Cardiac arrest, like that which a volunteer firefighter suffered while battling a brush fire and later died, is a major cause of death for firefighters on the job, according to those in the business.
Carson Collins is a volunteer with the Winterville Fire Department. He says, "Fifty-percent of line of duty deaths for firefighters are cardiac related, so we try to coordinate cardio vascular health in with our weight lifting and strength training."
But Collins says part of the problem is when it comes to volunteers, much of that training is on their own time.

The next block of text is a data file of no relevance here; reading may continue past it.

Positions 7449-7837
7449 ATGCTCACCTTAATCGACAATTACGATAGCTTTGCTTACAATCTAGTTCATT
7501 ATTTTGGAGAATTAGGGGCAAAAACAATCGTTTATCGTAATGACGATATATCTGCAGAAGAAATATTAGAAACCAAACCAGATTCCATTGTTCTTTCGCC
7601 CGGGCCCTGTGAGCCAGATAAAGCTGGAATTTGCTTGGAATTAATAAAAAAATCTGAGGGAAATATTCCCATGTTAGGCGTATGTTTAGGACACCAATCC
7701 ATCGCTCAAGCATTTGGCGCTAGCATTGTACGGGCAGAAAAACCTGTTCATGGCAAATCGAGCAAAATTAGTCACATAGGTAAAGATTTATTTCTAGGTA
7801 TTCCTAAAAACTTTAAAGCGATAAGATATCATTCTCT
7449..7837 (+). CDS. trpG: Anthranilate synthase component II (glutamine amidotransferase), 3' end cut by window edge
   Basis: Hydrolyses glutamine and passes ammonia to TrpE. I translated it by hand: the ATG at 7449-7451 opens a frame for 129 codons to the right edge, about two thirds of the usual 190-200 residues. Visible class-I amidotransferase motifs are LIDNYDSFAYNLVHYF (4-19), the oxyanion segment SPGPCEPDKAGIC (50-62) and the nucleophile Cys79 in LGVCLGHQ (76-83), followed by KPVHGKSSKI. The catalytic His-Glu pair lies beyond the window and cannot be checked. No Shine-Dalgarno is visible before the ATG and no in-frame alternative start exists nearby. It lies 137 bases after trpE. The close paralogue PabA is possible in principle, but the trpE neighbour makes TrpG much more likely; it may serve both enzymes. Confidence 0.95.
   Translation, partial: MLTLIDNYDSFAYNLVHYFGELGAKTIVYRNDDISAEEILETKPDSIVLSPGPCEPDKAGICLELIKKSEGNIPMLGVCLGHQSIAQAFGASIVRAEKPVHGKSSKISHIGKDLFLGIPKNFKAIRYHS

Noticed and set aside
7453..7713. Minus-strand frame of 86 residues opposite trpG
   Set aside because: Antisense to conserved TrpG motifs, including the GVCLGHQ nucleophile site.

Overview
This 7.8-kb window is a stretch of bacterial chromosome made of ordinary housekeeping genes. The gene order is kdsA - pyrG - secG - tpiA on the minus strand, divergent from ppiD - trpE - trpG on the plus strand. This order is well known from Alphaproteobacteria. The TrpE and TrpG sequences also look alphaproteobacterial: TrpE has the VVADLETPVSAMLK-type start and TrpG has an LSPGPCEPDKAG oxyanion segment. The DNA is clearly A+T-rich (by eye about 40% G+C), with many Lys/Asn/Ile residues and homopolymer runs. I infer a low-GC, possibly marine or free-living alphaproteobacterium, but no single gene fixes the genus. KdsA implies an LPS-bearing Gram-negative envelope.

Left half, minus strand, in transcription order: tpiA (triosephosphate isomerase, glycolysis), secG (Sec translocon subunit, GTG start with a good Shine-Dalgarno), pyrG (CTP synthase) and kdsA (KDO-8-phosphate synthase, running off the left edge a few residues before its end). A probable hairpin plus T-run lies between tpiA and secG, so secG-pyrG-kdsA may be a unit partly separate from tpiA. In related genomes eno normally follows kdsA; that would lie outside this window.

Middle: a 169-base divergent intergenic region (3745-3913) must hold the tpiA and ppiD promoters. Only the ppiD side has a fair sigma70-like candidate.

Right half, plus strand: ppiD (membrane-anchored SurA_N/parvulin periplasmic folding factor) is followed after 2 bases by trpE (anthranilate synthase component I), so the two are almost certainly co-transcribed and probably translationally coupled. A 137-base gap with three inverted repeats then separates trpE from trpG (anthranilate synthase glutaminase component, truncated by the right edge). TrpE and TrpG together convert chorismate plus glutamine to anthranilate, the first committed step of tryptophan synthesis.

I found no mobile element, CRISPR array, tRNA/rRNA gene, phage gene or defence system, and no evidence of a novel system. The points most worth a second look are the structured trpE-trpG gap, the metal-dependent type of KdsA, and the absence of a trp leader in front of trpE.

Ayden Fire Chief Barry Wood says volunteers have to pass over 100 hours of classes and physical training to become a volunteer firefighter. But after that, he says maintaining that physical stamina is up to the volunteer, not the department. Wood says, "It would be nice if we had the time constraints to do such, and the facilities to do such, but we don't."
But unlike Ayden, Winterville Fire and Rescue officials say they physically test their volunteers annually, depending on their age. Collins says the department started doing that four years ago. He says, they also do weekly training on equipment. Collins says, "Basically, they put you on a bike. It's pretty much like a stress test for your heart."
Wood says every department's funding is different. He says he encourages all of his volunteers to eat healthy and stay fit. He also says what's most important is that the volunteers know their limits.
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